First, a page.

Now, as a Holocaust survivor, Max’s testimony to the atrocities at Auschwitz reminds fellow survivors and listeners alike that it’s important to never forget such a terrible time in history.Read more
Hello there! Today will be a great day, and here’s why:
Today, I started using an app called Ommwriter.Read more
Last night, my sister and I popped some popcorn, grabbed my computer, and set up Blue October’s livestream concert. (I purchased a ticket earlier that day. The ticket I purchased allows me to view their concert again, which helped because I worked until 10 last night.)Read more
Here are three things I’m grateful for in my life right now:
- my amazing family
- my good friends & my boyfriend
- my sweet Golden-girl Retrievers Bentley & Charlie
My family has helped pump me up when I’m down, has encouraged me to be myself & believed in my writing skills & my passion for books since I was a little girl.
My close friends & my boyfriend are a great source of entertainment. We’re all on the same page, & I’ve recently become closer to my boyfriend’s friends. We support & help each other when difficulties arise, & like to hang out on Discord together.
My dogs love me up & help me stay active. They love to be by our small pack, & keep me busy as well.
What are three things you’re grateful for right now?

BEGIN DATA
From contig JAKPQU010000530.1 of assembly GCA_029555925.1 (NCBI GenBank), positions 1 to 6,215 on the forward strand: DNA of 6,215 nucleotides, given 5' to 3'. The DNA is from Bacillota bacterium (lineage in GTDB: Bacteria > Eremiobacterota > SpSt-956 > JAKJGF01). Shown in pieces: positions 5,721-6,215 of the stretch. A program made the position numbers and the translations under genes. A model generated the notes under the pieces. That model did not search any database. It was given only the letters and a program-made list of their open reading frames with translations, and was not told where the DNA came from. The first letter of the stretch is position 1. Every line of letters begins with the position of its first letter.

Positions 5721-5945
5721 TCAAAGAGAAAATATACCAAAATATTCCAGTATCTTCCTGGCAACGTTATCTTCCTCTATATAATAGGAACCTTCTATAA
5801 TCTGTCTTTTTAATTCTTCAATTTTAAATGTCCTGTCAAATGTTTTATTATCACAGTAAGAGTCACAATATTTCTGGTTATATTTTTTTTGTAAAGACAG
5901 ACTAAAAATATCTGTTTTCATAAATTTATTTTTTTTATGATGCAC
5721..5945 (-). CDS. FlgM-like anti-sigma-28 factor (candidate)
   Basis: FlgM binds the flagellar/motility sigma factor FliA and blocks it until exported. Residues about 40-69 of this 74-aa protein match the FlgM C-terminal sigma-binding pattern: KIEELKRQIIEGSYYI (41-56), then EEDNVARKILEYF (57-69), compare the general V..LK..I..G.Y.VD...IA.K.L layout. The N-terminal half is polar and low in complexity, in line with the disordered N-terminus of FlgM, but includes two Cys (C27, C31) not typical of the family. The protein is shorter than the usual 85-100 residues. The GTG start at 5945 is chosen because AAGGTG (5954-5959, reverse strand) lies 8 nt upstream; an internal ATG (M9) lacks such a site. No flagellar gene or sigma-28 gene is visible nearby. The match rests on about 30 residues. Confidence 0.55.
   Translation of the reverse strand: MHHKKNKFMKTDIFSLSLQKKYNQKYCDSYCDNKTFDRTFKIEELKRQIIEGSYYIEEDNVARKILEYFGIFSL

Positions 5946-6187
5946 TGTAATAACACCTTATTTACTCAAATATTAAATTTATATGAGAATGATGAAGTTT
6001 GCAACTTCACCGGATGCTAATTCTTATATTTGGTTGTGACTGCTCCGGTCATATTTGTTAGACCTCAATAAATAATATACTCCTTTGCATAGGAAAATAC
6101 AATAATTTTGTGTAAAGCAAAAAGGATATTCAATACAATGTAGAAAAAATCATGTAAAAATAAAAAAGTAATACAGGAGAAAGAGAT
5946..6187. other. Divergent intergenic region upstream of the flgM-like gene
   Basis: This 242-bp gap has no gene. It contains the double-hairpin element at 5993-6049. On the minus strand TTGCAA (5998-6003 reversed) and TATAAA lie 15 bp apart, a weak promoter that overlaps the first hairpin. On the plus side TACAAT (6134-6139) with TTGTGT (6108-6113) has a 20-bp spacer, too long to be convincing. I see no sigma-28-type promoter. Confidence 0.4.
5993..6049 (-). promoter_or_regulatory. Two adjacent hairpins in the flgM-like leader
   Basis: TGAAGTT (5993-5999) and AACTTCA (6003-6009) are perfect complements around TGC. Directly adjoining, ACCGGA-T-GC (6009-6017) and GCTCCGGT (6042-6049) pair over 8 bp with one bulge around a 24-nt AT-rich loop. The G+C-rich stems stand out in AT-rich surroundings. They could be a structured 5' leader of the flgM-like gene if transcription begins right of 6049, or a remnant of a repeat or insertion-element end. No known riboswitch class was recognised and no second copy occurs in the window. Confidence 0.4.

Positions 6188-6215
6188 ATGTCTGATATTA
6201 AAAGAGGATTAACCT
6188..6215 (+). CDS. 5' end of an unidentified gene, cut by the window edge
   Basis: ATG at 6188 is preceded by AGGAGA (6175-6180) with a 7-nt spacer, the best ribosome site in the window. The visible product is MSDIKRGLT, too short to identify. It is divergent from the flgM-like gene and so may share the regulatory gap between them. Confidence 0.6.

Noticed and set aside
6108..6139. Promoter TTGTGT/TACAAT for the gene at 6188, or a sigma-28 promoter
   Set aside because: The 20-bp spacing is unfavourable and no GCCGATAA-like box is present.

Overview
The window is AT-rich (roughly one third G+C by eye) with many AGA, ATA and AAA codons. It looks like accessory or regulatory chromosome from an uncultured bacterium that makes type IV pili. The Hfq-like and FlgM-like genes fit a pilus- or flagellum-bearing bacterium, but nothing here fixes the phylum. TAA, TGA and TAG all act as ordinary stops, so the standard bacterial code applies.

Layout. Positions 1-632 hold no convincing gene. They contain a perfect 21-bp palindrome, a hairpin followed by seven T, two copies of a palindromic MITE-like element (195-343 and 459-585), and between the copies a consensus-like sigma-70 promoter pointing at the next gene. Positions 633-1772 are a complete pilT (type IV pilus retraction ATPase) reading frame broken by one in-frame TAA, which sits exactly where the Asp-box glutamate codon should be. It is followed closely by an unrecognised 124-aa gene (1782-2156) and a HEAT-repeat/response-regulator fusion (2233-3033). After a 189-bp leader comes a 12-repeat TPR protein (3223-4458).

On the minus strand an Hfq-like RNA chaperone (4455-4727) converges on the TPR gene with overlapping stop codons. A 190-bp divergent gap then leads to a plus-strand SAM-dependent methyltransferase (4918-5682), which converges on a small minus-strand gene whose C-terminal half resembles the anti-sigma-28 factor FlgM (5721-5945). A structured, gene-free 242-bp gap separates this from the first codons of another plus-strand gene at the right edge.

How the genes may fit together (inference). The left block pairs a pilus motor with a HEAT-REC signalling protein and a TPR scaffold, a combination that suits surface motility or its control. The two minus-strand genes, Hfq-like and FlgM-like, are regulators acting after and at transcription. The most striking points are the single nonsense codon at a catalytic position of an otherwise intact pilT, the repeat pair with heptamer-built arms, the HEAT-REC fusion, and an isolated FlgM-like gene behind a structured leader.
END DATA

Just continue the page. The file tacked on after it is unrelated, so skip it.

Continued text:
The Wheel weaves as the Wheel wills.Read more
Bending the air while doing breathing exercises is a struggle:
If I can bend the other three elements so well,
why can’t I airbend?
Listening & seeing trouble ahead is a big problem for me:
I bend before I speak,
using my muscles before I think (sometimes)
I know I’m young & brash,
but that’s just who I am right now.
Tenzin says I have to listen & then weigh my options,
which is a gift given to too few people.
He says I need to flow like the wind, move like the air—
I’ll figure it out someday,
I’ll learn to move with the wind at my side,
tangoing with the air.
(modified & edited 7/18/2020)
If only everyone could successfully fake their own death,
just like Sherlock does in “The Reichenbach Fall,”
we wouldn’t have to worry about dying.
The pavement would be splattered with fake Halloween blood,
& your tears would mirror my tears of poorly-timed laughter.
If only I hadn’t watched Requiem for a Dream—